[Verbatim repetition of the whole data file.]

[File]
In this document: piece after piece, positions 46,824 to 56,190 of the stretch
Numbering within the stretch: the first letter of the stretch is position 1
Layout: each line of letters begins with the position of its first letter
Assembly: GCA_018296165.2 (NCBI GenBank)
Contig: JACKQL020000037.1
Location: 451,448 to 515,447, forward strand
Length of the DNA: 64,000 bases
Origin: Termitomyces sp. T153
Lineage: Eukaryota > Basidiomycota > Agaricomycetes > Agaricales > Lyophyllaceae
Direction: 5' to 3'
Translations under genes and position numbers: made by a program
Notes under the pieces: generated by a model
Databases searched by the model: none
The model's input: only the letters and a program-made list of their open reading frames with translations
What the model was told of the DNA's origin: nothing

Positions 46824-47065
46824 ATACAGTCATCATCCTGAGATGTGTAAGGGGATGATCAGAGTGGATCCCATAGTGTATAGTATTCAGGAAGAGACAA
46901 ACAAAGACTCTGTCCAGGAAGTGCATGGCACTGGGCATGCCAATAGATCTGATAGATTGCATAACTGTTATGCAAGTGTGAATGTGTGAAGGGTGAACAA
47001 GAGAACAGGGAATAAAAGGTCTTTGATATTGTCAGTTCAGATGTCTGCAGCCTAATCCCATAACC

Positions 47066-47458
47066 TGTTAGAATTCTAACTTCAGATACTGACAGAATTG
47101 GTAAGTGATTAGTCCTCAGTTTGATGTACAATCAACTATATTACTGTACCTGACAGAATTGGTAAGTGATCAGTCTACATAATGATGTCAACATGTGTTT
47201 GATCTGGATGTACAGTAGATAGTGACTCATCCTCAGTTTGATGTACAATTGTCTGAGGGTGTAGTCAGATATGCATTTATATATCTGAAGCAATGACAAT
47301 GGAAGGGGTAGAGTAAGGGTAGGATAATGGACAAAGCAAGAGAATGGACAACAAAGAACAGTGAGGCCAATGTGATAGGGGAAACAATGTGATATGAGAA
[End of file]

In this document: piece after piece, positions 46,824 to 56,190 of the stretch
Numbering within the stretch: the first letter of the stretch is position 1
Layout: each line of letters begins with the position of its first letter
Assembly: GCA_018296165.2 (NCBI GenBank)
Contig: JACKQL020000037.1
Location: 451,448 to 515,447, forward strand
Length of the DNA: 64,000 bases
Origin: Termitomyces sp. T153
Lineage: Eukaryota > Basidiomycota > Agaricomycetes > Agaricales > Lyophyllaceae
Direction: 5' to 3'
Translations under genes and position numbers: made by a program
Notes under the pieces: generated by a model
Databases searched by the model: none
The model's input: only the letters and a program-made list of their open reading frames with translations
What the model was told of the DNA's origin: nothing

Positions 46824-47065
46824 ATACAGTCATCATCCTGAGATGTGTAAGGGGATGATCAGAGTGGATCCCATAGTGTATAGTATTCAGGAAGAGACAA
46901 ACAAAGACTCTGTCCAGGAAGTGCATGGCACTGGGCATGCCAATAGATCTGATAGATTGCATAACTGTTATGCAAGTGTGAATGTGTGAAGGGTGAACAA
47001 GAGAACAGGGAATAAAAGGTCTTTGATATTGTCAGTTCAGATGTCTGCAGCCTAATCCCATAACC

Positions 47066-47458
47066 TGTTAGAATTCTAACTTCAGATACTGACAGAATTG
47101 GTAAGTGATTAGTCCTCAGTTTGATGTACAATCAACTATATTACTGTACCTGACAGAATTGGTAAGTGATCAGTCTACATAATGATGTCAACATGTGTTT
47201 GATCTGGATGTACAGTAGATAGTGACTCATCCTCAGTTTGATGTACAATTGTCTGAGGGTGTAGTCAGATATGCATTTATATATCTGAAGCAATGACAAT
47301 GGAAGGGGTAGAGTAAGGGTAGGATAATGGACAAAGCAAGAGAATGGACAACAAAGAACAGTGAGGCCAATGTGATAGGGGAAACAATGTGATATGAGAA